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Non-State nations in international relations: The Kurdish question revisited

Wikner, Jess (2018) Non-State nations in international relations: The Kurdish question revisited. Other thesis, Murdoch University.

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Abstract

This thesis explores the fundamental research puzzle of why non-state nations struggle to achieve independent sovereign statehood through secession. It explores why non-state nations like the Kurds desire sovereign statehood, and why they fail to achieve it.

This thesis argues two main points. Firstly, non-state nations such as the Kurds seek sovereign statehood because of two main reasons: the essence of nationhood and national self-determination is sovereign statehood; and that non-state nations are usually treated unfairly and unjustly by their host state and thus develop a strong moral case for secession and sovereign statehood.

Secondly, non-state nations like the Kurds fail to achieve sovereign statehood mainly because of key endogenous and exogenous factors. The endogenous factors comprise internal divisions which result in failure to achieve a unified secessionist challenge, due to differences in factions which result in divergent objectives and perspectives, and the high chances of regime co-optation of dissident factions. Exogenous factors include the international normative regime which is unsupportive of secession, hence non-state nations like the Kurds do not receive support from the UN and other global bodies in their quest for sovereign statehood; and that non-state nations also seldom receive the backing from Major Powers, both democratic and non-democratic, in their efforts to secede from their host state and set up their own sovereign state.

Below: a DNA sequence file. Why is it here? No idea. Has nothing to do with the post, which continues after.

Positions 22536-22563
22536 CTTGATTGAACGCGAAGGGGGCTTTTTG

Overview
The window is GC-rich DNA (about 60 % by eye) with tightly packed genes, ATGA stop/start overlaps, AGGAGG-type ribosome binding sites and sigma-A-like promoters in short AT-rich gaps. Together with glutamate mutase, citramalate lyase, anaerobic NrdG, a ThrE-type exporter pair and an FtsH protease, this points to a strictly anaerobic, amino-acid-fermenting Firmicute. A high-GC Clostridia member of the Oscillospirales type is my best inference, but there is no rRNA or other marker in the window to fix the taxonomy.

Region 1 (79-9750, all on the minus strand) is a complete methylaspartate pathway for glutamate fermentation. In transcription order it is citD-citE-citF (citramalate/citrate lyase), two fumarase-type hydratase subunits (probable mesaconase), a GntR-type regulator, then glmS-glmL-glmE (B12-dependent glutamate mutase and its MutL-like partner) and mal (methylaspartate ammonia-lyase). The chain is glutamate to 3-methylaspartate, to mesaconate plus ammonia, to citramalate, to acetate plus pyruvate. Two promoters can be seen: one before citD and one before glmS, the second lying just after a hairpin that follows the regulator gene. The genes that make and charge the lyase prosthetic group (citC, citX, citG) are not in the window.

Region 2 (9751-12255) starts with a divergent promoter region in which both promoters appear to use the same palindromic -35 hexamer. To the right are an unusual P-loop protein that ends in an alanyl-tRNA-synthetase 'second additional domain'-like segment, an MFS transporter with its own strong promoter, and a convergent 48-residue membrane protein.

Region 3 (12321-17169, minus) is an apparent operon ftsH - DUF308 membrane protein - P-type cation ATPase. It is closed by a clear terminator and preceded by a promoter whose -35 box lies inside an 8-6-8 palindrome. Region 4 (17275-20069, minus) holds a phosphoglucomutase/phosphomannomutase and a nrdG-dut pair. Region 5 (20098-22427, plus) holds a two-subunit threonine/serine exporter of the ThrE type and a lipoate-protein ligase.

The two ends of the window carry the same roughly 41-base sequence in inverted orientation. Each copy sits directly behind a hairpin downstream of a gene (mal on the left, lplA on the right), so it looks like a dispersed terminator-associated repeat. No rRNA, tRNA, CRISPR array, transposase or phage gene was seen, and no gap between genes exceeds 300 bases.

This thesis explores secession theory and the problem of non-state nations in international relations, Kurdish history, nationhood and desire for Kurdistan, the Kurdish struggles for an independent Kurdistan in recent history and concludes that whilst the current conflict in the Middle East provides the Kurds with yet another ‘window’ of opportunity, the historical exogenous and endogenous factors remain extant.

Item Type: Thesis (Other)
Murdoch Affiliation: School of Management and Governance
Notes: Research Masters with Training
Supervisor(s): Ganguly, Rajat and Makinda, Samuel
URI: http://researchrepository.murdoch.edu.au/id/eprint/45475
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